Brain-damaged woman 'shouldn't be allowed to die'

by Sarah Ashcroft

A woman with severe brain damage has been told her artificial feeding and hydration should not be withdrawn in a landmark High Court ruling.

The 52-year-old woman, known only as M, is in a minimally conscious state and the court was told that she has had some "positive experiences" that could still be extended in the future.

Before the illness, M had informed her family that she would not want to be kept alive in such situations, but these statements were not legally binding.

This has led legal professionals in the case to highlight the importance of creating a living will, which is a legally binding document outlining a person's wishes should they become seriously ill.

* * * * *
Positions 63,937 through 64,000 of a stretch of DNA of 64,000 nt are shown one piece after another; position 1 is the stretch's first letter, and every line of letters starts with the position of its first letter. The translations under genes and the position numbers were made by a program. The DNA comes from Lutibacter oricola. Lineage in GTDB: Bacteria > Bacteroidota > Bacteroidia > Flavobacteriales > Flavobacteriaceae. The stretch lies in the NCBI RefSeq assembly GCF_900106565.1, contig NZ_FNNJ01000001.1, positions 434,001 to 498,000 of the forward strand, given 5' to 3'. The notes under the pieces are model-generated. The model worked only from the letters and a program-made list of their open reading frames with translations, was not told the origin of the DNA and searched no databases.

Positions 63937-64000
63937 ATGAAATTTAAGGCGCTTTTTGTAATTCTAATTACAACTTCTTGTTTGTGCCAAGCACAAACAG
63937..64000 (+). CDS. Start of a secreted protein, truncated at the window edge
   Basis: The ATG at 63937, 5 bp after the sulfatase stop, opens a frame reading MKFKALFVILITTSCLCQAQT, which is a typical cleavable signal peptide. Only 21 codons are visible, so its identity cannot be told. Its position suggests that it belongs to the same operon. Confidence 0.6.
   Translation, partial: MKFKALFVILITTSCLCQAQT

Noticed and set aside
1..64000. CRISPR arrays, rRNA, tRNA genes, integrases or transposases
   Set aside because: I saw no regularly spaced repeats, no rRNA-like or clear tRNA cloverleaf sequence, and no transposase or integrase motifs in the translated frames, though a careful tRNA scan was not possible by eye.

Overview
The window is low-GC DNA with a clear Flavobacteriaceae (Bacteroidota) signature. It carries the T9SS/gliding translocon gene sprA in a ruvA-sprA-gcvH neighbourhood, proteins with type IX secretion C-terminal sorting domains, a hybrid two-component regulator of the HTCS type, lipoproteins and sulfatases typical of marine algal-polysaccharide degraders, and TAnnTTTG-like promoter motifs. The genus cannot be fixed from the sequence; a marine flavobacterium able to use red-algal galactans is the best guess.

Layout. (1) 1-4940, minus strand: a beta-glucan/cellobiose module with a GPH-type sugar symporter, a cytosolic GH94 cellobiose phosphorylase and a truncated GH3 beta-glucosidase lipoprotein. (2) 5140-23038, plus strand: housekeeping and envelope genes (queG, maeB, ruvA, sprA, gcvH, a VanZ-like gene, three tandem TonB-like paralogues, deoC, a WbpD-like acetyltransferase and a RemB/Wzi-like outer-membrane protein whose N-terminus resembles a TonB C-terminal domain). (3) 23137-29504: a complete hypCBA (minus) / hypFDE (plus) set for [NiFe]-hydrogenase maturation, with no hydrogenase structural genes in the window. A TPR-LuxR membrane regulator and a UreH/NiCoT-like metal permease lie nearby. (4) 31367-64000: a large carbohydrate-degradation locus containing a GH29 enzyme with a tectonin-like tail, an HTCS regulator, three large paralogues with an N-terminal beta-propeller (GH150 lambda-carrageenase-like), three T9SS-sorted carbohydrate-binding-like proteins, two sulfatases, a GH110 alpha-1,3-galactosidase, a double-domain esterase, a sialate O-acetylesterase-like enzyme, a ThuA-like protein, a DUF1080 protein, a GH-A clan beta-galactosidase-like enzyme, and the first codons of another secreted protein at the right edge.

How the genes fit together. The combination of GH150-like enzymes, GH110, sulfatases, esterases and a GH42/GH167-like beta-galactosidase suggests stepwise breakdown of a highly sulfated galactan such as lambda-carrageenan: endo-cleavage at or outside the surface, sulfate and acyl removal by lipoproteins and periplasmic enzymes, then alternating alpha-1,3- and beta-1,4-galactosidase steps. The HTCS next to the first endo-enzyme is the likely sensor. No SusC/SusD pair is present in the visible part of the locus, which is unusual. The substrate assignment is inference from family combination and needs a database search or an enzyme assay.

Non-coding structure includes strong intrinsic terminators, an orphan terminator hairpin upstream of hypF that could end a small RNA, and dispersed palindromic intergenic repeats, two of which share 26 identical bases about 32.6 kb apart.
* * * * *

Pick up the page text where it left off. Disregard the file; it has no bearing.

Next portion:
Mr Justice Baker, who oversaw proceedings, said: "The factor which does carry substantial weight, in my judgement, is the preservation of life.

"Although not an absolute rule, the law regards the preservation of life as a fundamental principle."

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Published on: September 30, 2011

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